VA may allow prosecution of alleged drug dealers for overdose deaths

Under a new Virginia bill, alleged drug dealers could be criminally prosecuted for overdose deaths resulting from the use of drugs that they sold.

People who have been accused of selling drugs in Manassas may face various serious consequences, including driver's license loss, hefty fines and years of incarceration. Unfortunately, the sanctions that people face after drug-related convictions might only become more severe under a new Virginia bill, which seeks to hold alleged drug dealers responsible for deaths resulting from overdoses.

CBS News reports that state lawmakers are currently considering four bills that are intended to address drug crimes and curb the rising number of deaths involving prescription and illegal drugs. One bill, HB 1638, would give prosecutors the power to charge alleged drug dealers with murder if any of the substances that they sell contribute to a fatal overdose.

Liability in overdose deaths

The issue of an alleged drug dealer's liability in a drug-related death has been considered before in Virginia. According to The Richmond Times-Dispatch, last year, the Virginia Court of Appeals heard the case of a man who allegedly sold ecstasy pills that the buyer later overdosed on. The man was charged with felony murder and subsequently convicted.

Virginia law holds that a person who unintentionally kills someone in the course of committing a felony can be charged with felony murder. A lower court initially found that such a charge and conviction were warranted in this man's case. However, the appeals court found that the overdose death did not occur during the commission of the alleged crime. The person who consumed the drugs did so at another location, two hours later. The appeals court reversed the man's conviction on this ground.

This precedent could protect other people against similar charges in cases when an overdose occurred away from an alleged drug deal and outside of the alleged dealer's knowledge. However, if HB 1638 passes, prosecutors would be able to press charges even in cases like this one.

Potential negative ramifications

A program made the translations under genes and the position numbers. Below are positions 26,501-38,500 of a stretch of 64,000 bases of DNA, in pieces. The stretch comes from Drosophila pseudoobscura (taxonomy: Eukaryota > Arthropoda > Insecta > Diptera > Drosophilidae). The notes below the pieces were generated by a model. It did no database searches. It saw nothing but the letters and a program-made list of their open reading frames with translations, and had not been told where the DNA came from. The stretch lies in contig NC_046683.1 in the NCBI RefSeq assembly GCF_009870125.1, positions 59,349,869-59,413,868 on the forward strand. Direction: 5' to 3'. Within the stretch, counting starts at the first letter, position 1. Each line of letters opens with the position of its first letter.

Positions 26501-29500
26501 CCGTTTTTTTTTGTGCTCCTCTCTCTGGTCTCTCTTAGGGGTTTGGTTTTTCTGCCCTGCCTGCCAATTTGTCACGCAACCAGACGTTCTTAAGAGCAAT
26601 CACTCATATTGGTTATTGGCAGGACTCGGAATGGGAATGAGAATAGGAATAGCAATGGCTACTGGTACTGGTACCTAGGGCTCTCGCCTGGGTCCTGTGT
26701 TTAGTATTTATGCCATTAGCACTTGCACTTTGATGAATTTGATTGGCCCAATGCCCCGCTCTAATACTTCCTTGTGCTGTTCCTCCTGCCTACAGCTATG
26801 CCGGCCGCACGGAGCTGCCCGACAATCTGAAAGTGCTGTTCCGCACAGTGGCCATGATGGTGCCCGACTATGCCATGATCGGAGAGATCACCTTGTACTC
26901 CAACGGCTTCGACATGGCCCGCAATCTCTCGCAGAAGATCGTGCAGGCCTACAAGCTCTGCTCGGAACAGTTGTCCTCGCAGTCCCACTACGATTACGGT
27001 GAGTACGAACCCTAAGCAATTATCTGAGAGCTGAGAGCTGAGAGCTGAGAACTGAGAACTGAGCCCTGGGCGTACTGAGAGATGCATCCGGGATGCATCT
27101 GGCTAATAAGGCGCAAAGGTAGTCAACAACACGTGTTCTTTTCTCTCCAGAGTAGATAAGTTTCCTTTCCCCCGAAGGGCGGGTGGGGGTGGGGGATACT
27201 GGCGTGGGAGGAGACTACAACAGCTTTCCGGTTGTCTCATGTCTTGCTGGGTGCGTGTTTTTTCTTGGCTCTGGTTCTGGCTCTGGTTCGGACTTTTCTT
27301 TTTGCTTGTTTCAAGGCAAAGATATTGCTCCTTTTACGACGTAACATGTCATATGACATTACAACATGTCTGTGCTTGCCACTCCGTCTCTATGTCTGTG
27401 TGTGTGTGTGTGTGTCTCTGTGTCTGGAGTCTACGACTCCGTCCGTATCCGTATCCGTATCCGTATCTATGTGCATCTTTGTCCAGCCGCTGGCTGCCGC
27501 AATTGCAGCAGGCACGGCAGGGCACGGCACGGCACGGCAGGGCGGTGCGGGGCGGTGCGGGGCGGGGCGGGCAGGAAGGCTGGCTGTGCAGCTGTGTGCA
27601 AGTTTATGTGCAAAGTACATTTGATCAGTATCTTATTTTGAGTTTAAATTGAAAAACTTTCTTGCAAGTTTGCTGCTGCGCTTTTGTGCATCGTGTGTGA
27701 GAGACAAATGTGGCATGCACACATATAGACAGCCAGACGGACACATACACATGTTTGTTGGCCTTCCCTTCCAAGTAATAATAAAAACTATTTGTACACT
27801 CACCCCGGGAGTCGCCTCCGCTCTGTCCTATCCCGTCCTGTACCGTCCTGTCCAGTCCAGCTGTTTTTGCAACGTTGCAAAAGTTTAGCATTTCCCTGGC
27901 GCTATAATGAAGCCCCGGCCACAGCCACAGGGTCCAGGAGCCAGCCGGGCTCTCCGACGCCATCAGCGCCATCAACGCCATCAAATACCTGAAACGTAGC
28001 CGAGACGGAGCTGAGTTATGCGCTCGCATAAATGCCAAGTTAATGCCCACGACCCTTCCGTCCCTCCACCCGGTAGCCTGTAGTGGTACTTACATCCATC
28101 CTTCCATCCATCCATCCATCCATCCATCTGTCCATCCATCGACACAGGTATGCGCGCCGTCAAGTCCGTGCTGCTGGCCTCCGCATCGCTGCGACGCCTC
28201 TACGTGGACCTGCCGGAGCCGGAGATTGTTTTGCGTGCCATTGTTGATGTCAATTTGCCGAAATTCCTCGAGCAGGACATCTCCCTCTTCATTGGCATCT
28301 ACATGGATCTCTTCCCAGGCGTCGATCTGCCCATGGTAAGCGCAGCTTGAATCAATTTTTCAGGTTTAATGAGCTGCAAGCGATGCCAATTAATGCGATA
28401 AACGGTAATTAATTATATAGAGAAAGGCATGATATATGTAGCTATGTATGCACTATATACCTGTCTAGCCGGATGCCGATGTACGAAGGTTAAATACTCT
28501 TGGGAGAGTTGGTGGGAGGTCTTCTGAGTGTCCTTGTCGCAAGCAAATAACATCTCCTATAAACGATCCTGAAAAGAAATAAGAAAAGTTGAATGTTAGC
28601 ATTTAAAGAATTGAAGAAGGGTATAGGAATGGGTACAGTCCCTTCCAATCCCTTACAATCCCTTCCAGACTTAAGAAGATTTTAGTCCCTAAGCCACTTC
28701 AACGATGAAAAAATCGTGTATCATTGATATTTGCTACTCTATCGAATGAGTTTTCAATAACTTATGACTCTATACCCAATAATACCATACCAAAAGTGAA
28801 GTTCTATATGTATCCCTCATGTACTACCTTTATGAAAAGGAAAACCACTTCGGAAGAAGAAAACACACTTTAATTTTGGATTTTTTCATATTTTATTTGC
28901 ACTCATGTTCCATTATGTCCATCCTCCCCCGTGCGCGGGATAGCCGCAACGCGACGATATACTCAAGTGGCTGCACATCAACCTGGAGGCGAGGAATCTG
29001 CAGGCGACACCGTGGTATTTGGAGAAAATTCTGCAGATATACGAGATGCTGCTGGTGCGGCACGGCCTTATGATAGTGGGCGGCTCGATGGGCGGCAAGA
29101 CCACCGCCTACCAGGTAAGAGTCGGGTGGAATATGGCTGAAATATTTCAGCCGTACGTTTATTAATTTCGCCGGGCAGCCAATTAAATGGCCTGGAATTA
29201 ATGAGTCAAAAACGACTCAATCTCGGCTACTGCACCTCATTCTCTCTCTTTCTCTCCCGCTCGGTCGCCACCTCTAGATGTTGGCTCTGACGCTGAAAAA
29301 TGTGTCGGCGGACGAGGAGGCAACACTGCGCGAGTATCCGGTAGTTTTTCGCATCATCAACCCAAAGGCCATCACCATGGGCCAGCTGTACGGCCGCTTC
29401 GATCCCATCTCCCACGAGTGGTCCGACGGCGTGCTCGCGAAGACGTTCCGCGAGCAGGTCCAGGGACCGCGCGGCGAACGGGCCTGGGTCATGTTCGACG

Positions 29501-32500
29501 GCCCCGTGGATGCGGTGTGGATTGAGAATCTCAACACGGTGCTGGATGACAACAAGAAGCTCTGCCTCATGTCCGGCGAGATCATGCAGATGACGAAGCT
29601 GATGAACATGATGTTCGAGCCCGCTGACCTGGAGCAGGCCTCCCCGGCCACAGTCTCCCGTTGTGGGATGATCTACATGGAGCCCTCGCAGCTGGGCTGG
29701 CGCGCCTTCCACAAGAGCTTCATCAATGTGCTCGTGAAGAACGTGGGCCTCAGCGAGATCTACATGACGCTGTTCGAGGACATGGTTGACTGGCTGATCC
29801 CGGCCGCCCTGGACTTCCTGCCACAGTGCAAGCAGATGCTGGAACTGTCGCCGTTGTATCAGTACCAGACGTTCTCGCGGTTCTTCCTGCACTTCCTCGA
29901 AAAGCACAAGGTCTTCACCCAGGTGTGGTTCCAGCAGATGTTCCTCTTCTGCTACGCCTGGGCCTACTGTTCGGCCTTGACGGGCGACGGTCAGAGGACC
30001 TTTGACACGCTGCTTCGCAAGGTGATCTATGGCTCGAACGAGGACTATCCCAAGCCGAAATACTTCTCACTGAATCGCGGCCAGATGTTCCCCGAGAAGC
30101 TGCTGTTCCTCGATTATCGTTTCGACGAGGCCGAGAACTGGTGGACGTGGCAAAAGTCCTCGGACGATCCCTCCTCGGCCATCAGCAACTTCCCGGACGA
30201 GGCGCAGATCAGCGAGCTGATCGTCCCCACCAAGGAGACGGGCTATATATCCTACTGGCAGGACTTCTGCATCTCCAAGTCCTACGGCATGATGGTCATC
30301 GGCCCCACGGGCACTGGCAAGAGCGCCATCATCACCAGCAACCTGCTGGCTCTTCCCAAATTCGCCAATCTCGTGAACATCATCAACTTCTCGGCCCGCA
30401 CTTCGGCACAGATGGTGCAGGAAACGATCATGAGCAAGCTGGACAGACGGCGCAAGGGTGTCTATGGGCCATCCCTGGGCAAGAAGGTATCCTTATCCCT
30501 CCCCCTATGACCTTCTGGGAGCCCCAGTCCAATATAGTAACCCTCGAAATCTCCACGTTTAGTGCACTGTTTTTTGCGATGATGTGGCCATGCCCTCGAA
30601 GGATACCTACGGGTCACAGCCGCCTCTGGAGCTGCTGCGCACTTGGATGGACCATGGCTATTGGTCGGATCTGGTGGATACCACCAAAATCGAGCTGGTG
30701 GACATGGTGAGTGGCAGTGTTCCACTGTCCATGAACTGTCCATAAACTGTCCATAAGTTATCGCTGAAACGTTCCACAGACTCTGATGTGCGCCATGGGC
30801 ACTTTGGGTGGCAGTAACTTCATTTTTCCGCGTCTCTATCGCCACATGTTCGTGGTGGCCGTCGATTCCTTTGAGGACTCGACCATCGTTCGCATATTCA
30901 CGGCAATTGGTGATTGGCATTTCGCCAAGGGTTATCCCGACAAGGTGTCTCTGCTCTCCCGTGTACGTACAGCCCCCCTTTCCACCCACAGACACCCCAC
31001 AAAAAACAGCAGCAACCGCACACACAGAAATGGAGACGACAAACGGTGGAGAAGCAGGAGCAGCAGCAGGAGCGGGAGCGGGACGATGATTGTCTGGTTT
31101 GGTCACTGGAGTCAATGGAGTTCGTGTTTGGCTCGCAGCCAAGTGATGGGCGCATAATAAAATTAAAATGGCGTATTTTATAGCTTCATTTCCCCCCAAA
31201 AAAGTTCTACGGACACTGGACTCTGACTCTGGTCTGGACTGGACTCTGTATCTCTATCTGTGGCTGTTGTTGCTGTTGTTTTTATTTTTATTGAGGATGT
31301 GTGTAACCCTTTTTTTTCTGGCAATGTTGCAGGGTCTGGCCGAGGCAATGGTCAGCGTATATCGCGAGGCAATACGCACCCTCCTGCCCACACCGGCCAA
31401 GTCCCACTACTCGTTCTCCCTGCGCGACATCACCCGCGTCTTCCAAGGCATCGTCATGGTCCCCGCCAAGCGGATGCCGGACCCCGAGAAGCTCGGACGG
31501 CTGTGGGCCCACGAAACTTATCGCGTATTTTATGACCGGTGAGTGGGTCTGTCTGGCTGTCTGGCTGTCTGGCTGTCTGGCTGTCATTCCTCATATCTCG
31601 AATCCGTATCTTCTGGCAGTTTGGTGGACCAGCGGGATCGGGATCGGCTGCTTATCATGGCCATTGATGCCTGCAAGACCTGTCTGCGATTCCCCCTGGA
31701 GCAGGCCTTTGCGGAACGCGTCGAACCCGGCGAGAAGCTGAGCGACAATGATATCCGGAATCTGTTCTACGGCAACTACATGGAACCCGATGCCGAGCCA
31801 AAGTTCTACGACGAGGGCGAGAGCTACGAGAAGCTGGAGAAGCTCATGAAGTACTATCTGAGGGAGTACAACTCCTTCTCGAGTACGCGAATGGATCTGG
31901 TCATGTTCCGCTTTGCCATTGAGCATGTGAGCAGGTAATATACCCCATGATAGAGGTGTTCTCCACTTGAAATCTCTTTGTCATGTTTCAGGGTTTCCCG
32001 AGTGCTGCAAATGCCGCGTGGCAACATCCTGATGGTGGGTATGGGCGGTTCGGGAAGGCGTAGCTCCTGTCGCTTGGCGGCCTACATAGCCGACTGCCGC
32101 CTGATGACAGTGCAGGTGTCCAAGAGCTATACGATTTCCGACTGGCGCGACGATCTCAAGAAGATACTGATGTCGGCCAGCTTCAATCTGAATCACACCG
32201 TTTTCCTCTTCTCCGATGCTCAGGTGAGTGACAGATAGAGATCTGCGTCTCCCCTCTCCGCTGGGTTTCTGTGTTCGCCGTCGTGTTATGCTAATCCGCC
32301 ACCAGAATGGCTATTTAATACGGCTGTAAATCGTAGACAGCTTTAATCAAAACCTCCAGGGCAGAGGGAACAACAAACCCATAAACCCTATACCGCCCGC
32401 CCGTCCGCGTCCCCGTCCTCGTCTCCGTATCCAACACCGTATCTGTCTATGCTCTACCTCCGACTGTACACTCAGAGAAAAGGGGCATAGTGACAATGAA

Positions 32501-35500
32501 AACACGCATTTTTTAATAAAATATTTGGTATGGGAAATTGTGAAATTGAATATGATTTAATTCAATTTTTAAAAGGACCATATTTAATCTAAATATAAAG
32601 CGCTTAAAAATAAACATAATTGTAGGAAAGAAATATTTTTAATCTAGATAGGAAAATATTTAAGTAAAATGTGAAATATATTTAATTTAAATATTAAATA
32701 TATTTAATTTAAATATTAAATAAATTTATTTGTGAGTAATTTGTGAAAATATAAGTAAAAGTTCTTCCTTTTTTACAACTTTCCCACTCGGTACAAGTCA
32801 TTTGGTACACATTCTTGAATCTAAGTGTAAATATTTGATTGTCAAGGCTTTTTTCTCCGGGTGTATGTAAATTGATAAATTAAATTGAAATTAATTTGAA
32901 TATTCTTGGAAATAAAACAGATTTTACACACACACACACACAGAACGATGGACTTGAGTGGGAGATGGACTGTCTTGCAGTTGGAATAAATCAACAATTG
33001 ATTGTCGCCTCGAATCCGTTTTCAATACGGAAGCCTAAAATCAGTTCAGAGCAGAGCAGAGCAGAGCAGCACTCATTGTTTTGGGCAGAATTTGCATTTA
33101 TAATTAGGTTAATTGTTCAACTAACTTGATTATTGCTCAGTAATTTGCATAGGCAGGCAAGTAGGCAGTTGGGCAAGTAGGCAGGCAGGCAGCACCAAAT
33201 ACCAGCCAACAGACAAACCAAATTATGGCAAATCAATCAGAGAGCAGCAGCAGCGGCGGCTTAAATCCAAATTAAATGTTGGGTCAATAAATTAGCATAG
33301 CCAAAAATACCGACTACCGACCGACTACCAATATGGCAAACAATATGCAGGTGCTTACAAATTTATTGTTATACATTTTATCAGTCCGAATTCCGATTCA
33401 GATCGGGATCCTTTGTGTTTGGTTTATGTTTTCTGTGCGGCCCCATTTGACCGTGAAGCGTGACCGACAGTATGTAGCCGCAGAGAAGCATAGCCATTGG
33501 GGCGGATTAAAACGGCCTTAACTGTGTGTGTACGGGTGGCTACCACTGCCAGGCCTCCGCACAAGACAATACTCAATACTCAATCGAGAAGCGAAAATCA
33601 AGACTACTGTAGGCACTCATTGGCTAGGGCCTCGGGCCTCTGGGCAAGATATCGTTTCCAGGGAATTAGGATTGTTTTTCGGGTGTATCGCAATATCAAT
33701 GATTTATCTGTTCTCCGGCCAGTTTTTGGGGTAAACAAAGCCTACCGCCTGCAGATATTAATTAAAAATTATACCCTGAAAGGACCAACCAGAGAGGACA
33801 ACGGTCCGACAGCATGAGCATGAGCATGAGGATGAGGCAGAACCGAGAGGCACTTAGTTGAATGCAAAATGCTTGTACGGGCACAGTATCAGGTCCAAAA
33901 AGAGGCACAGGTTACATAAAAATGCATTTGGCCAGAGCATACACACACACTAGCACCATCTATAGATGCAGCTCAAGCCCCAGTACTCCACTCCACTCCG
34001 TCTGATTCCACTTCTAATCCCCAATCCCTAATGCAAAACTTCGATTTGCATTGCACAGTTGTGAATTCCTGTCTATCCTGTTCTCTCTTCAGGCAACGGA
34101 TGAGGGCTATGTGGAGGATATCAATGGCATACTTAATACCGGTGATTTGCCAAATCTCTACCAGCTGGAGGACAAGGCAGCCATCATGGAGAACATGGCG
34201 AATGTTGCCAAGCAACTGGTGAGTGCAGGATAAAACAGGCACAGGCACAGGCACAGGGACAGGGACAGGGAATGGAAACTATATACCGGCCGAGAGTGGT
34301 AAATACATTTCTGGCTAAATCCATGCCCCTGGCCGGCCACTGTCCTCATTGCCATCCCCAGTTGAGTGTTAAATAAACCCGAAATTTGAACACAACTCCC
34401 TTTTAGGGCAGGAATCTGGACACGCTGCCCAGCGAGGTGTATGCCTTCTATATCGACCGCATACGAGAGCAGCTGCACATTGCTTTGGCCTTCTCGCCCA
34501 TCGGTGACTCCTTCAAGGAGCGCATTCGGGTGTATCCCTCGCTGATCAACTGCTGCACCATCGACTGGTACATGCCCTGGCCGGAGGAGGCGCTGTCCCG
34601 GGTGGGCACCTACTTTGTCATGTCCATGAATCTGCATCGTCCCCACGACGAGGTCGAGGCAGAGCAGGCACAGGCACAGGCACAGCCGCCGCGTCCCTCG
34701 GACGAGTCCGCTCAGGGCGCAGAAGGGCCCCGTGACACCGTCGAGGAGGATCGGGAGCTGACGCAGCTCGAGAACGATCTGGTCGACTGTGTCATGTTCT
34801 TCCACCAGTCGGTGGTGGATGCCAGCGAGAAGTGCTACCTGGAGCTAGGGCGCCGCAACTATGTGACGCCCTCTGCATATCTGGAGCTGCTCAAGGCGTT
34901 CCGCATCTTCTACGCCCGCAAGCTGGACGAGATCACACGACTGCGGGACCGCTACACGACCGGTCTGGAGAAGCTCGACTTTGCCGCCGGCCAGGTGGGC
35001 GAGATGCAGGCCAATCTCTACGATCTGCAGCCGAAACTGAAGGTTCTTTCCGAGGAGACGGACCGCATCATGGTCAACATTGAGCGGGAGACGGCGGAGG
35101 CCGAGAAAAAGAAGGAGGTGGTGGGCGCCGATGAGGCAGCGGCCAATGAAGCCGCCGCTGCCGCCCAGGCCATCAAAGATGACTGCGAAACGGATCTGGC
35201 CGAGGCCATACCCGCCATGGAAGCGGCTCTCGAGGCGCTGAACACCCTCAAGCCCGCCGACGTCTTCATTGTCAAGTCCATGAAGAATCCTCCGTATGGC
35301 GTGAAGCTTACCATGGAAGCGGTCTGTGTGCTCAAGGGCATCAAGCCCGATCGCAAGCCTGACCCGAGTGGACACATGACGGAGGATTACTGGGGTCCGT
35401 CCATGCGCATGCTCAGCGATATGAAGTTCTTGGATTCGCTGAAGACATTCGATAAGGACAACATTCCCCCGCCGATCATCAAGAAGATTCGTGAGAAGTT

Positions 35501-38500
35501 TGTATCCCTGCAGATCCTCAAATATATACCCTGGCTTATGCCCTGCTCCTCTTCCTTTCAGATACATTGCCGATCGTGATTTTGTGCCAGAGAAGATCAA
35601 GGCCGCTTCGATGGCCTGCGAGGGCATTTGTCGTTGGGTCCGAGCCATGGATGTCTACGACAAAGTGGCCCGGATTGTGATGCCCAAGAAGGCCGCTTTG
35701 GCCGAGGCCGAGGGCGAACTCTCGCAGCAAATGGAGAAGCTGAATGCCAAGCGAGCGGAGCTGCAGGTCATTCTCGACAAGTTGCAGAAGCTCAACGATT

Unfortunately, the track records that similar laws have had elsewhere suggests that this legislation could have unintended consequences. If the bill passes, it could have sizable impacts on people with minimal criminal backgrounds, and it could lead to punishments that are disproportionate to a person's alleged actions.

The use of a similar law in New Jersey helps illustrate this issue. According to CNN, for several years, the state has observed a law that establishes strict liability for drug dealers in the event of overdose deaths. During the first 17 years after the law was enacted, more than 32 people were prosecuted under it. However, only three of them were real drug dealers. In 25 cases, personal friends of the person who overdosed were charged.

Even in cases that involve legitimate drug dealing, people convicted under this type of law could face unnecessarily severe sanctions, given their actual intentions and actions. In Virginia, people convicted of second-degree murder face imprisonment of 5 to 40 years. If the bill passes, people convicted under it could face these sanctions in addition to the usual consequences that come with a drug-related conviction.

Handling drug-related charges

This legislation underscores how seriously crimes involving drugs are taken in Virginia. Even if the bill fails to pass, a conviction of drug possession, manufacturing, trafficking or distribution can still have steep consequences. People who have been charged with this type of crime should consider protecting their long-term interests by meeting with a criminal defense attorney for advice on their legal options.

Keywords: drug crime, arrest, charges